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Anann

Anann

Not to be confused with Annan.

In Irish mythology, Anann (Anu, Ana, Anand) was a goddess. ‘Anann’ is identified as the personal name of the Morrígan in many MSS of Lebor Gabála Érenn. With Badb and Macha, she is sometimes part of a triple goddess or a triad of war goddesses. As such, she may be a Celtic personification of death, and is depicted as predicting death in battle. As a goddess of cattle, she is responsible for culling the weak. She is therefore often referred to as "Gentle Annie", in an effort to avoid offense, a tactic similar to referring to the fairies as "The Good People".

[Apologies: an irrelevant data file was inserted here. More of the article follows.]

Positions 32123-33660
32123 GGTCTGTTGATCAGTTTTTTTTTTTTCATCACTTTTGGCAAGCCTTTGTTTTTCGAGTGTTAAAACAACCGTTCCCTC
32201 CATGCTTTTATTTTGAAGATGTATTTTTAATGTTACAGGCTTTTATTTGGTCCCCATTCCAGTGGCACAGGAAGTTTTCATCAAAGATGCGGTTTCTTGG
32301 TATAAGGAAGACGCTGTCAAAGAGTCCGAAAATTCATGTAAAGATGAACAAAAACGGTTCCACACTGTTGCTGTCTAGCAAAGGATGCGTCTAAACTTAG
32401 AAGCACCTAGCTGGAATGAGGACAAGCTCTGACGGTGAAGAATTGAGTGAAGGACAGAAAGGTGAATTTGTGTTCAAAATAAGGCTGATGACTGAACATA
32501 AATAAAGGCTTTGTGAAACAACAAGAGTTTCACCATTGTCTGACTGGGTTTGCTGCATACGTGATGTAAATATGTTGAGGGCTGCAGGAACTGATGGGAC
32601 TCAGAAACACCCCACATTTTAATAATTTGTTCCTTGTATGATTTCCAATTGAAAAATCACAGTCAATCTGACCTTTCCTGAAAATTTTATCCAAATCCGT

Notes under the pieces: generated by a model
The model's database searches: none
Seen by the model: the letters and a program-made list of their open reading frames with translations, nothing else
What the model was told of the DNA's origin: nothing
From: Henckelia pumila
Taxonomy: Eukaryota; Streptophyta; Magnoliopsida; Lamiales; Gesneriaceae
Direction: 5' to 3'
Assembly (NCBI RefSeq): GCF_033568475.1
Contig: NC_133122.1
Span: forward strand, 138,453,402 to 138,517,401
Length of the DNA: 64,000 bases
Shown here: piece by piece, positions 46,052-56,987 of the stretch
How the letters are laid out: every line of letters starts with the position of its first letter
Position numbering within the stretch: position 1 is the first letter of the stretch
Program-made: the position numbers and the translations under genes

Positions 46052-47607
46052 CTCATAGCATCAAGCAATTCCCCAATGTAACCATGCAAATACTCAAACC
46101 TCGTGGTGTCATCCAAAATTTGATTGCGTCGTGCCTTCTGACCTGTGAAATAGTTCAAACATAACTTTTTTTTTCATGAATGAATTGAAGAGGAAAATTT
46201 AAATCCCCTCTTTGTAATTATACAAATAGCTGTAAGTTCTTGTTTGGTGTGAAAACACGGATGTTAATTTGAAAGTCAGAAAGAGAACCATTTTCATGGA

She may be identical with Danu or Aine. She has particular associations with Munster: the twin hills known as the Paps of Anu (Dá Chích Anann ot the breasts of Anu), near Killarney, County Kerry are said to have been named after her. She was a goddess of fertility, cattle, and prosperity, and was known for comforting and teaching the dying. Fires were lit for her during Midsummer.

Etymology

This name may be derived the Proto-Celtic theonym *Φanon-.

See also

Bibliography

  • Ellis, Peter Berresford, Dictionary of Celtic Mythology(Oxford Paperback Reference), Oxford University Press, (1994): ISBN 0-19-508961-8
  • MacKillop, James. Dictionary of Celtic Mythology. Oxford: Oxford University Press, 1998. ISBN 0-19-280120-1.
  • Wood, Juliette, The Celts: Life, Myth, and Art, Thorsons Publishers (2002): ISBN 0-00-764059-5

Works cited

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